World population growth and rapid economic development in the less developed countries has put inexorable pressure on the value-chain economy. Over the past 40 years we have recognized that we are exhausting our fossil fuels, mines, soils, forests, and fisheries. The value chain economy is dyin
Advanced anaerobic digestion is the best technology available for cost-effectively and environmentally recycling municipal organic wastes back into the ecosystem and returning value to the econosystem. It has not been deployed in the United States simply because until recently our economic calculations have not incorporated environmental costs and benefits. When the values of green energy, GHG reductions and organics recycling are added into the equation, anaerobic digesters are the “natural” solution.
If humanity had a brain – if we had a truly global society rather than a world of suspicious and antagonistic tribal nations – it would be obvious what we must do. We would collaborate on a massive overhaul of our buildings, transportation systems and economic infrastructure to improve energy efficiency and to shift away from burning fossil fuels. But we cannot wait for a slow process of consensus. Let us not whine about whether we will be somewhat disadvantaged by moving first in a direction which all must move eventually. It is better to take a small disadvantage ahead of the crowd, in order to gain the benefits of leadership.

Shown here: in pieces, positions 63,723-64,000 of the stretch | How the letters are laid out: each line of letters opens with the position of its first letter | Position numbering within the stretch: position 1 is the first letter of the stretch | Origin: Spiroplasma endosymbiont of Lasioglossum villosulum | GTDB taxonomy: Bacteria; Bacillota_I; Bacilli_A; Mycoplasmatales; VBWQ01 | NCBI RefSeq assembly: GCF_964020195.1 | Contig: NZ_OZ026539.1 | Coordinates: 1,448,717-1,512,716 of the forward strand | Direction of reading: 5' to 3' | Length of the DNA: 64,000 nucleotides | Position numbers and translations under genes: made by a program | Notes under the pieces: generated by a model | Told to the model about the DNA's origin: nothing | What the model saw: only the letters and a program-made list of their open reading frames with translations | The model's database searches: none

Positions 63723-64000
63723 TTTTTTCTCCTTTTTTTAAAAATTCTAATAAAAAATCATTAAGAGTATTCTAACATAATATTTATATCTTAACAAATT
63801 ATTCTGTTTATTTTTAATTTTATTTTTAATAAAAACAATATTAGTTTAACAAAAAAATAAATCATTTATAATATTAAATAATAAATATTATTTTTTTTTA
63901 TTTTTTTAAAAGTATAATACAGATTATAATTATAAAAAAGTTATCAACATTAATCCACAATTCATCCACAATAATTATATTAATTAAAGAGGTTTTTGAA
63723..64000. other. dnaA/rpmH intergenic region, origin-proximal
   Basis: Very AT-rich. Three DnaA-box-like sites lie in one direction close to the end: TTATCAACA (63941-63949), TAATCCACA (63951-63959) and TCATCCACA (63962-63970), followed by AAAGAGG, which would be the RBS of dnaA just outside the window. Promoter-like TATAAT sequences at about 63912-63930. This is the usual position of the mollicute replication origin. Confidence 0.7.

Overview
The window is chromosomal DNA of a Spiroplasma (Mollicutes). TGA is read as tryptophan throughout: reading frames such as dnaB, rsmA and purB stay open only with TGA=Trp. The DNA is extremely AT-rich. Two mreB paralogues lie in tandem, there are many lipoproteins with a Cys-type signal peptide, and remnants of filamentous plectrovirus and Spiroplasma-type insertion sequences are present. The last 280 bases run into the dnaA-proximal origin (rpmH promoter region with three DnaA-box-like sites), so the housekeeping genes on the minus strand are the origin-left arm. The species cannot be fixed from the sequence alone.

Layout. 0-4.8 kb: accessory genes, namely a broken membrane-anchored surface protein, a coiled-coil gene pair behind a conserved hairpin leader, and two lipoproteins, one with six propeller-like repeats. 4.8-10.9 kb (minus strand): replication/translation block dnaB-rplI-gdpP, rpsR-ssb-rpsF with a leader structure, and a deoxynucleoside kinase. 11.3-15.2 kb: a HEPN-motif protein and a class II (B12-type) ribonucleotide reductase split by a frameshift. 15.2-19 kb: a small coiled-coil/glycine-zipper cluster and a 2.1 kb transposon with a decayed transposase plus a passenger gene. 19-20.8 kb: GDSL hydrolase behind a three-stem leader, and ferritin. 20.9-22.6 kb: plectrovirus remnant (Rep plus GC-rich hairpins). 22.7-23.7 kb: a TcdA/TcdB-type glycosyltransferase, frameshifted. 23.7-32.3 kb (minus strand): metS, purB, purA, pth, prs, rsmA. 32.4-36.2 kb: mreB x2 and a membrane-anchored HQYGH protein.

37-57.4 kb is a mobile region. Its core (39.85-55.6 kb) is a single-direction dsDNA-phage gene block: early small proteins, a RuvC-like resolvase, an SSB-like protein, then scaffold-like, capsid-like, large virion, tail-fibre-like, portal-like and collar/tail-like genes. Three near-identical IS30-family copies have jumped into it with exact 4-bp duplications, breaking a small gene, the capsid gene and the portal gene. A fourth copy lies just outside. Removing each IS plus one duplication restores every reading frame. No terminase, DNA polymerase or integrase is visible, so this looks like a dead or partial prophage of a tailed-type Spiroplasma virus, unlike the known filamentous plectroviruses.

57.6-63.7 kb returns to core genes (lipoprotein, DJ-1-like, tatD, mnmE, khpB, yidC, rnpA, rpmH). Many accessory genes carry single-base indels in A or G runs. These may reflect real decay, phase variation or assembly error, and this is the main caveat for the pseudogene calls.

GDP is killing us. What we call Gross Domestic Product is an attempt to sum all the value added, in every step of production, of every monetary good or service within our national economy. But GDP doesn’t measure the standard of living of anybody. And that’s where it fails us and leads us into ruin.
A sustainable economy can include a human society that delivers more good to its members, even while enriching, rather than degrading, the ecosystem we live in.
It is time to put aside, explicitly and decisively, the objective of higher GDP. GDP measures quantity, not quality of production. GDP presumes that a growth in production is a growth in quality of life, when in fact we have reached a point that the opposite is true. Not even our current level of goods production can be sustained, much less continual increases.